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Townies: And Other Stories of Southern Mischief


Townies: And Other Stories of Southern Mischief

If you are unfamiliar with Eryk Pruitt’s novels, this collection of his short fiction will provide you with an excellent introduction to the heart of his exquisite southern darkness (the “Mischief” of the subtitle is an understatement, to say the least). If, however, your familiarity with such works as HASHTAG and WHAT WE RECKON has led you to this book, you will find your choice more than rewarded.

TOWNIES is comprised of 20 stories, ranging in length from a few pages to 50 or more. Seven of these, including the title story, are being published for the first time. The 13 that have seen the prior light of day have been culled from wildly and wonderfully eclectic sources, from e-book anthologies to crime fiction websites. The collection itself is divided into two parts: “Lufkin,” a town in east Texas, and “Lake Castor,” which is in North Carolina. Both locations figure prominently in Pruitt’s novels, and occasionally characters from his books wander into and out of these tales as well.

"Pruitt combines the characters you would find populating the works of Tom Franklin and Cormac McCarthy with the situations and sensibilities of a rural Charles Bukowski."

As for the stories themselves, you will find some better than others --- and opinions will differ from reader to reader --- but each has something to recommend it and keep you reading. A few will make you laugh in spots (“Miscellany,” on reflection, is ostensibly about a gas station robbery that turns on a punch line), but most will make you cringe, such as “Houston,” about a drug deal gone wrong, or “Townies,” in which the ambitious manager of a fading roadhouse stumbles into the middle of a crossfire between the owner, employees, local law enforcement and an unsolved murder.

While the primary focus of TOWNIES is on rural or small town happenings, Pruitt does not limit himself to those settings. One of my favorites in the collection is “The Joe Flacco Defense,” which begins in the immediate aftermath of a murder and spins off into the world of suburban fantasy football. Such is Pruitt’s talent that within a few pages, he can deliver a tacit literary nod to the classic EC crime comics and Fyodor Dostoyevsky’s CRIME AND PUNISHMENT. A nod is also given to (historic) current events in “November,” which takes place in the immediate aftermath of John F. Kennedy’s assassination and notes the changes in a small town that have occurred as a result, while asking and answering a poignant question near its conclusion.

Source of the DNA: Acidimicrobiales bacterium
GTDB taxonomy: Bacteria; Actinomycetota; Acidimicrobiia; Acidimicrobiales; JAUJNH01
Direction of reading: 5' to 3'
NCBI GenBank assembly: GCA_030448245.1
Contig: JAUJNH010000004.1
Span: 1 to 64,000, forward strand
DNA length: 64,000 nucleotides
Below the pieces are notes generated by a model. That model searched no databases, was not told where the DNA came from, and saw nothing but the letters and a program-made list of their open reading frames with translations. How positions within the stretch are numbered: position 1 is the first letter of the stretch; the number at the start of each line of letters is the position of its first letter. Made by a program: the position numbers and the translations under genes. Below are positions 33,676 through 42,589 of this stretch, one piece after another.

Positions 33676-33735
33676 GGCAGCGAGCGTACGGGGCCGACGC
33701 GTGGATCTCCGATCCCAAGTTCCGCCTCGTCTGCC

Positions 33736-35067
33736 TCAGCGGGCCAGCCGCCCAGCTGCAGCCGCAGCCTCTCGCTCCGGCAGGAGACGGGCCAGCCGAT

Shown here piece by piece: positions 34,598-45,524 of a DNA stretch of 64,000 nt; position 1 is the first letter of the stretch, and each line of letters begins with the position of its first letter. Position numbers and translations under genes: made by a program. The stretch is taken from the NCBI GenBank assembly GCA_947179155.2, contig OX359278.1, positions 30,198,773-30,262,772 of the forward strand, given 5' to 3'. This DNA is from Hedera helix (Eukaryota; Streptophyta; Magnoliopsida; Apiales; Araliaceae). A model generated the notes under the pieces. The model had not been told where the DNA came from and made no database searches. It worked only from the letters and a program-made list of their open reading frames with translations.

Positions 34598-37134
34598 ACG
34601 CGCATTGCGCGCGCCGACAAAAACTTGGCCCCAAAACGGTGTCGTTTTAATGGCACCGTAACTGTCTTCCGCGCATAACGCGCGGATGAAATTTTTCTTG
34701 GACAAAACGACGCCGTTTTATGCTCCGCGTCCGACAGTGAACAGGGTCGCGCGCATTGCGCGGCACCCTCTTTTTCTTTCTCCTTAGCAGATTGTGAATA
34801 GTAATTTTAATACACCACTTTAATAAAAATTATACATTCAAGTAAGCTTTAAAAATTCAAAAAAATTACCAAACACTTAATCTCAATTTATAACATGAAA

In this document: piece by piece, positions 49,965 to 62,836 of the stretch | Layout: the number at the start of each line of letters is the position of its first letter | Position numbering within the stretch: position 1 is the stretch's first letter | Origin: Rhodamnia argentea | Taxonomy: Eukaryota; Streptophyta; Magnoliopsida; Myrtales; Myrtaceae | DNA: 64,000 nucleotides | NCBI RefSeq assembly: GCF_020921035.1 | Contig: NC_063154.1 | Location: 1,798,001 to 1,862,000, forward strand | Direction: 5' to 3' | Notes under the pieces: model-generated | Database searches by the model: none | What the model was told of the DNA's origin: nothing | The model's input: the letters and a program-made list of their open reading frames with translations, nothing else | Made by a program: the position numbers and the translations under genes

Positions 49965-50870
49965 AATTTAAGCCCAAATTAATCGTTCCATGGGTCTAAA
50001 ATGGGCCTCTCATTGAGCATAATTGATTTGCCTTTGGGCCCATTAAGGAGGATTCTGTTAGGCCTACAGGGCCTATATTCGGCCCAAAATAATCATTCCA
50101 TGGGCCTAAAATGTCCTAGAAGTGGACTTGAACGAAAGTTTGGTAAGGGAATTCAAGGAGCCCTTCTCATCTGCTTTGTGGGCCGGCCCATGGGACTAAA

If I had to pick a favorite of my own, I would give that distinction to “Blood Holler (A Trilogy).” It is one of the longer stories here, but slices deep and long across human nature, bringing into play elements of greed, anger, revenge and some other emotions when one of the richest men in a small town is murdered for reasons that are both obvious and not entirely clear until the very end of the tale.

Pruitt combines the characters you would find populating the works of Tom Franklin and Cormac McCarthy with the situations and sensibilities of a rural Charles Bukowski. Happy endings to these stories are few and far between. More often than not, Pruitt leaves his characters hanging on the precipice of their poor choices, whether recent or remote. Good is often nonexistent, and evil frequently goes unpunished. Pragmatism rules the day. Another way of putting it is to say that the stories you find in TOWNIES are as real as they can get.

Reviewed by Joe Hartlaub on October 19, 2018

Townies: And Other Stories of Southern Mischief
by Eryk Pruitt